Temple University’s College of Public Health has been awarded a grant by the American Cancer Society as part of the university’s inclusion in the society’s Tobacco-Free Campus Generation Initiative—an initiative that provides grants to accelerate and expand the adoption and implementation of smoke- and tobacco-free policies on college and university campuses. Temple is now one of 64 universities nationwide working toward the goal of a 100% tobacco-free campus.
“Creating a smoke-free campus environment is important for several reasons,” said Jenn Ibrahim, the recipient of the grant, who is associate dean for academic affairs and associate professor of health administration and policy at the College of Public Health. “First, we know that 18- to 24-year-olds have the highest rates of smoking and if someone is going to become a smoker, this is the time when he or she becomes addicted. So we are trying to prevent this from happening. Second, tobacco-related litter is all over campus. There is an environmental impact as chemicals leach into the soil, and a cost associated with cleaning it up.”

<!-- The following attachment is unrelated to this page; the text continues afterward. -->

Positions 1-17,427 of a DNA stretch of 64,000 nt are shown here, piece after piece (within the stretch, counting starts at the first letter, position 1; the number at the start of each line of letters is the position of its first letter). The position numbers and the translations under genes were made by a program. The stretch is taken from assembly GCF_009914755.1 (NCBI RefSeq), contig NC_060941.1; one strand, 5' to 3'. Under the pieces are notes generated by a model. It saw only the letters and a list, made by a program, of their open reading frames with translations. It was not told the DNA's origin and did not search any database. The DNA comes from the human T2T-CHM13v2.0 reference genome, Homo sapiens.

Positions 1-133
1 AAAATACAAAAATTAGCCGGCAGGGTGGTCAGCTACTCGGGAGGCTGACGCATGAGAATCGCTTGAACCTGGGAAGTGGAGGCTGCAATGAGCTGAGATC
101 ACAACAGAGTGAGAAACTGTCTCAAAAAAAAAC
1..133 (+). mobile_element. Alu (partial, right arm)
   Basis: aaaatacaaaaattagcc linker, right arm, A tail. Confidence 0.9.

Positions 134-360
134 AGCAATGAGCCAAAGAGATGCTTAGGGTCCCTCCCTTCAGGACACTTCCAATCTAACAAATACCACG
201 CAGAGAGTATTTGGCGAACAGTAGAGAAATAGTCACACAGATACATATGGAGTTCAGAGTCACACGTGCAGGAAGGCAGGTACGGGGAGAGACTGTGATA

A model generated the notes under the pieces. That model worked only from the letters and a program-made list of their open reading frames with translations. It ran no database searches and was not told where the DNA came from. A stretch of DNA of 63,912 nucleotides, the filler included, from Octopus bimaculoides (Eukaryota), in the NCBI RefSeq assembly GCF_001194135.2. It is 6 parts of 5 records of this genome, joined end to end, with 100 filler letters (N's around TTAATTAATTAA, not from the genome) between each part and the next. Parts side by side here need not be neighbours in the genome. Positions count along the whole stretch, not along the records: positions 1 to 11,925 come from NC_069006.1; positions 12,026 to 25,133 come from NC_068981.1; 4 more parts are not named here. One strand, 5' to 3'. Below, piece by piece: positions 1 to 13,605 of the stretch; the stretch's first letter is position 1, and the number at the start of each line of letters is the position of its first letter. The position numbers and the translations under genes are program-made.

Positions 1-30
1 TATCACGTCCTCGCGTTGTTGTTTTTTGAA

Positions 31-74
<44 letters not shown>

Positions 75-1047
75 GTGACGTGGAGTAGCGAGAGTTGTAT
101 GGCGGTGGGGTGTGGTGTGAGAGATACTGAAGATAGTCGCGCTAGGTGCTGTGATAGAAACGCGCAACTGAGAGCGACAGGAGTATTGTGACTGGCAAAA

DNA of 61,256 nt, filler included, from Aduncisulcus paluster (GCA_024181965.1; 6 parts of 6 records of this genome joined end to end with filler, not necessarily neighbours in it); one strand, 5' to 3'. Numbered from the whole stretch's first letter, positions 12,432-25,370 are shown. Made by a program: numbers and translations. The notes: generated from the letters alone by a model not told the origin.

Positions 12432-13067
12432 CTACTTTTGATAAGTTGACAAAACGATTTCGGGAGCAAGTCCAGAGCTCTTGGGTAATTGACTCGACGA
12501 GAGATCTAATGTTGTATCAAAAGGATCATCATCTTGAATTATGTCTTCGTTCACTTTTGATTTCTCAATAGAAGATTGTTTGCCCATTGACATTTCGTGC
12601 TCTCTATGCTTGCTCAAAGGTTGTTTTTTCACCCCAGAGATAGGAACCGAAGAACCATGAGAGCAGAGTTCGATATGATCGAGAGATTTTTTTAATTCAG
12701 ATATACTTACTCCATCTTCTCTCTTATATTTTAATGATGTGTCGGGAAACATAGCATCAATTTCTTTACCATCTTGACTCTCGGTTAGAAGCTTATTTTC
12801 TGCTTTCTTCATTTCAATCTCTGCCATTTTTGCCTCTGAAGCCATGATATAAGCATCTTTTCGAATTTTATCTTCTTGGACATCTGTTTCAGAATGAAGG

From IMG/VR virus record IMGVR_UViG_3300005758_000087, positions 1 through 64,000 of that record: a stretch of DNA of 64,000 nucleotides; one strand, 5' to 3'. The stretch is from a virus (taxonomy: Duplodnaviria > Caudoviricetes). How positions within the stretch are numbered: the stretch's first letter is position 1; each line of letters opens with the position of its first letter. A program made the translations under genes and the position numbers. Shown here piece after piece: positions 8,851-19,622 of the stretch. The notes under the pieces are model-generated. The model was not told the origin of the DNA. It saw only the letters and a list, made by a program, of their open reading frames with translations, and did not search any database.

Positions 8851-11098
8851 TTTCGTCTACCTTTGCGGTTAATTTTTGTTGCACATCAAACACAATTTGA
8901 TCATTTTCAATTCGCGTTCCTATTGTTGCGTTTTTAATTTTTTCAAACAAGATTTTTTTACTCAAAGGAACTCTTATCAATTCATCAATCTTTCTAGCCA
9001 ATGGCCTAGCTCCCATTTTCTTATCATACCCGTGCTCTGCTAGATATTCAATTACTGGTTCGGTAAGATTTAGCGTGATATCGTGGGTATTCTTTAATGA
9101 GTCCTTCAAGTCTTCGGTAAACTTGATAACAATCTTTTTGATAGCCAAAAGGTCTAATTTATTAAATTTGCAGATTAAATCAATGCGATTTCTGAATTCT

Starting this fall, an interdisciplinary group of faculty, students and staff from across Temple University will work towards creating a smoke-free campus. Led by Laura Siminoff, dean of the College of Public Health and Laura H. Carnell Professor of Public Health, the Smoke-Free Campus Task Force will start by surveying students, faculty and staff.
An urban university like Temple poses challenges that others don’t. Since the main campus lies on public streets in the middle of a city, it’s difficult to place restrictions in public areas. But the area also offers resources that Temple can use to craft a policy that works.
Thomas Jefferson University, for instance, already has a smoke-free policy. The task force plans to communicate with officials there about how they implemented their policy. The Philadelphia Department of Public Health has also offered their support and resources.
The task force at Temple is taking a “bottom-up” approach to defining and enforcing a smoke-free campus policy. That could mean a literal “smoke”-free policy affecting just cigarettes and other combustibles, or a ban that includes chewable and other forms of tobacco as well.
“It is important that the Temple community participates in the policy’s development, as they will be a critical part of the policy’s success,” said Ibrahim.
From there, the group will use that information to craft Temple’s smoke-free policy. Ibrahim says she hopes that policy can be implemented by fall of 2018.